More than 1,000 alumni and friends returned to the MIT Sloan School of Management Oct. 10-12 to celebrate the school's 50th anniversary and ponder the future of management.
Speeches and panel discussions focused on the need for greater corporate responsibility and the importance of understanding and adapting to rapid changes in technology.
President Charles Vest and Richard Schmalensee, the John C. Head III Dean of Sloan, both underscored Sloan's pivotal role in shaping the field of management and developing management tools now deemed essential by businesses worldwide. U.N. Secretary General Kofi Annan, a 1972 MIT Sloan Fellow, delivered the keynote address in Kresge Auditorium.
The event was as much a serious look at management's future as a celebration for Sloan alumni. Speakers Included General Motors chair and CEO G. Richard Wagoner Jr., Boeing chairman and CEO Phil Condit, and Hewlett-Packard chair and CEO Carly Fiorina, a 1989 MIT Sloan Fellow.
Annan reflected on his close association with Sloan and highlighted the importance of corporate responsibility to the global community.
"Over the long run, human well-being can be dramatically advanced by well-functioning markets," said Annan, "but markets themselves cannot be sustained if they do not ensure human well-being."
At the heart of his message was an appeal for corporations to fulfill their obligations to the global community. The issue is at the forefront of his agenda at the United Nations.
In an age of interdependence, Annan said progress is possible only if people and nations have confidence that global markets and the international system in general are responding to their needs.
He highlighted the United Nations' Global Compact, which he proposed in 1999 as a way to help companies develop and promote global, values-based management and which he said is now gaining momentum.
"The Compact has become more than a call to action," said Annan. "Today, it involves not only businesses but also labor federations and nongovernmental organizations. It has promoted the importance of universal values and encouraged investors to look harder at opportunities in the least developed countries, particularly in Africa."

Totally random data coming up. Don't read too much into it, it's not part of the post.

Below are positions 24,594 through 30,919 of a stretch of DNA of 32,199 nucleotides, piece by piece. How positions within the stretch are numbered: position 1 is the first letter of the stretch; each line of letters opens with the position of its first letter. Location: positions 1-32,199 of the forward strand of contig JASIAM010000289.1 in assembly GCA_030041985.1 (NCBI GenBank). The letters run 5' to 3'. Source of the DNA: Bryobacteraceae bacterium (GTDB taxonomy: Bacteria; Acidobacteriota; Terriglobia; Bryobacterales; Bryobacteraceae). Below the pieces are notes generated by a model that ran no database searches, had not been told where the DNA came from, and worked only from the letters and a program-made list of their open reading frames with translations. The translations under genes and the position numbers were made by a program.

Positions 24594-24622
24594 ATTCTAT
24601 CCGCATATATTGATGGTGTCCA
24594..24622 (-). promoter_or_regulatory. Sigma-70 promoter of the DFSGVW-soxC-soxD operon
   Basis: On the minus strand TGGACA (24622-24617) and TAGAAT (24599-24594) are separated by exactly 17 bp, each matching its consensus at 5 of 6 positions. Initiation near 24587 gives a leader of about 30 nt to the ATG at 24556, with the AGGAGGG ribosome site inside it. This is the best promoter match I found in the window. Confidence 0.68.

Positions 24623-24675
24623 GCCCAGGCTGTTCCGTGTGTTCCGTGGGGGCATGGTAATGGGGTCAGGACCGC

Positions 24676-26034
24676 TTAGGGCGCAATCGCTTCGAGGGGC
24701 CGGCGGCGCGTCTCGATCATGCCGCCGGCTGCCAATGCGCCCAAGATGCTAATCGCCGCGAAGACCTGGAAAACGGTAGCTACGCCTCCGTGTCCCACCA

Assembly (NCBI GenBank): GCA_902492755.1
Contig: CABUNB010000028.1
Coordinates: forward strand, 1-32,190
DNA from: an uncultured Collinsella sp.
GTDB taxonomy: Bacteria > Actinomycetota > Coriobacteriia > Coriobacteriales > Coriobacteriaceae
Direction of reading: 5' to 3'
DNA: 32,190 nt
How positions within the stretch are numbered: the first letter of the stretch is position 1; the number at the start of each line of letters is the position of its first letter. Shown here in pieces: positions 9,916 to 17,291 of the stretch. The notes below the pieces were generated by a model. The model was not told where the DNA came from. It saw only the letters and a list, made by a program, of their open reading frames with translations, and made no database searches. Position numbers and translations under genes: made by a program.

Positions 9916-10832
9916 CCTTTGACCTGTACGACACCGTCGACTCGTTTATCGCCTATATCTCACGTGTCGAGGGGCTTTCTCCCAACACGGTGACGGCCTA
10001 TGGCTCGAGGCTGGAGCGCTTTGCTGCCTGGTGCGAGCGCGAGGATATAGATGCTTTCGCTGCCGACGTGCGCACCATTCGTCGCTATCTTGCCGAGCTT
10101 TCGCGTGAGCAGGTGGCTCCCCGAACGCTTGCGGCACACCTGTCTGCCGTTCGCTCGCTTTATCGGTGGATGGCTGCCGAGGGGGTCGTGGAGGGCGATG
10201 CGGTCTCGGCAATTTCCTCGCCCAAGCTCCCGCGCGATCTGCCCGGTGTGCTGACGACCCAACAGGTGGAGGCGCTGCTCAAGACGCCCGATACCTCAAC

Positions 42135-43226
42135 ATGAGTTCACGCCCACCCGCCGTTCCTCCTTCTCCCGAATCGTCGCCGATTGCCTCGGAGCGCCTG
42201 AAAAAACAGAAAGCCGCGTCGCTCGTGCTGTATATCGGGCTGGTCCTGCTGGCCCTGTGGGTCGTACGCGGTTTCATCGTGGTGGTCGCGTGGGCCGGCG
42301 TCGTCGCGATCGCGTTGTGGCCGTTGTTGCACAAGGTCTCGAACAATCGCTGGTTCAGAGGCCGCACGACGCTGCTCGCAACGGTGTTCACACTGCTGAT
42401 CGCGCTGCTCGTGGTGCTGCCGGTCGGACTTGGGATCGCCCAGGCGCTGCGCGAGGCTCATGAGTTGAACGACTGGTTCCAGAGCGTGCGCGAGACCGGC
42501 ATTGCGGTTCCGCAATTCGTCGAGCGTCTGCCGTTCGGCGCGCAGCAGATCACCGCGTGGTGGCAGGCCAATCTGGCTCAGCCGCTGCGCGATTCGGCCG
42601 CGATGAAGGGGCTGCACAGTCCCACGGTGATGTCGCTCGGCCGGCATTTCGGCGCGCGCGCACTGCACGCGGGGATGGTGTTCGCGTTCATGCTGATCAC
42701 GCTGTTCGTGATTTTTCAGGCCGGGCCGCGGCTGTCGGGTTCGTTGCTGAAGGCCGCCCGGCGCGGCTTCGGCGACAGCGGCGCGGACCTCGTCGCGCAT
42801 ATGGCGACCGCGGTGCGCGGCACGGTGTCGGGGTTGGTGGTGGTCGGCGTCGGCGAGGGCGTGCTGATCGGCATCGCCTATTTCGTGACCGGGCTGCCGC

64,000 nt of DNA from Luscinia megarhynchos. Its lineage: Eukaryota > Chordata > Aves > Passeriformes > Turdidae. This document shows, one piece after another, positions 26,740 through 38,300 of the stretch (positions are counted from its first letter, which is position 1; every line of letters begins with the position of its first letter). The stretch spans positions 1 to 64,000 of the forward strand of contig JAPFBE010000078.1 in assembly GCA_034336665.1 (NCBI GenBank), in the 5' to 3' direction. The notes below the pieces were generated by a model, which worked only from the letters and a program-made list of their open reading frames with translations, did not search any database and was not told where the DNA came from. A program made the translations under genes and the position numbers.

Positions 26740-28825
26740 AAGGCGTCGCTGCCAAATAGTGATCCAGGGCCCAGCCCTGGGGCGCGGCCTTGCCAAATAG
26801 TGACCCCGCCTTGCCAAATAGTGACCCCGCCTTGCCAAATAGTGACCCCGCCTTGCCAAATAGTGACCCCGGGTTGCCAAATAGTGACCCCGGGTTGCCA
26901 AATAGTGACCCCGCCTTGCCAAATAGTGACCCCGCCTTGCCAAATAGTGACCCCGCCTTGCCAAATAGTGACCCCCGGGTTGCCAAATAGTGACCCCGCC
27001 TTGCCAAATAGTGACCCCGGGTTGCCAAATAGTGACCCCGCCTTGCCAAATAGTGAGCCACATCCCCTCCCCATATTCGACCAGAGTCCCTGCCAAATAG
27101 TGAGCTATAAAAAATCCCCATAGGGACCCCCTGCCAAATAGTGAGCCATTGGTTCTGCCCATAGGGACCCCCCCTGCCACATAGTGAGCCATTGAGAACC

Fiorina said values-based management is vital to solve the crisis in public confidence triggered by recent corporate ethics breeches.
"If we are truly embarking on a new age of reform, leadership is not going to come from government or oversight organizations," she said. "True leadership must come from corporate America itself."
Fiorina said values-based management has helped sustain Hewlett-Packard, and she urged executives to embrace new corporate governance regulations as a return to fundamental values.
"The important thing is to understand that good corporate governance is not something that is being done to us. It is not something being foisted on us. The values we are being asked to live by today are the same values we used to build the strongest economy on earth. The values we are being asked to live by today are the same fundamental values we know we must act upon every day to build effective teams and companies - open doors and open access and open dialogue in the boardroom and on the shop floor, equity, consistency, alignment," she said.
GM, a sponsor of the event, provided an array of classic cars and concept cars from the 1950s and today. On display outside Kresge Auditorium, the cars drew crowds of celebration attendees and others from the MIT community.
The event culminated a yearlong celebration of Sloan's 50-year history of innovation and leadership in management theory and practice.
Though its roots date back to 1914 with the creation of Course XV, MIT Sloan was officially opened in 1952. It was funded and inspired by alumnus Alfred P. Sloan Jr., who saw the opportunity to apply MIT's rigorous approach to research to the problems of industry.
As Sloan had hoped, Sloan School faculty and alumni over the past 50 years have had a central role in shaping global business practices. In many ways, said Dean Schmalensee in welcoming attendees, the celebration marked the fulfillment of Sloan's vision.
"When MIT established the Sloan School in 1952, it charged Sloan with an ambitious mission: to change the way management is done," he said. "Looking back over these past 50 years, we've done a very good job of living up to that ambition."
A version of this article appeared in MIT Tech Talk on October 23, 2002.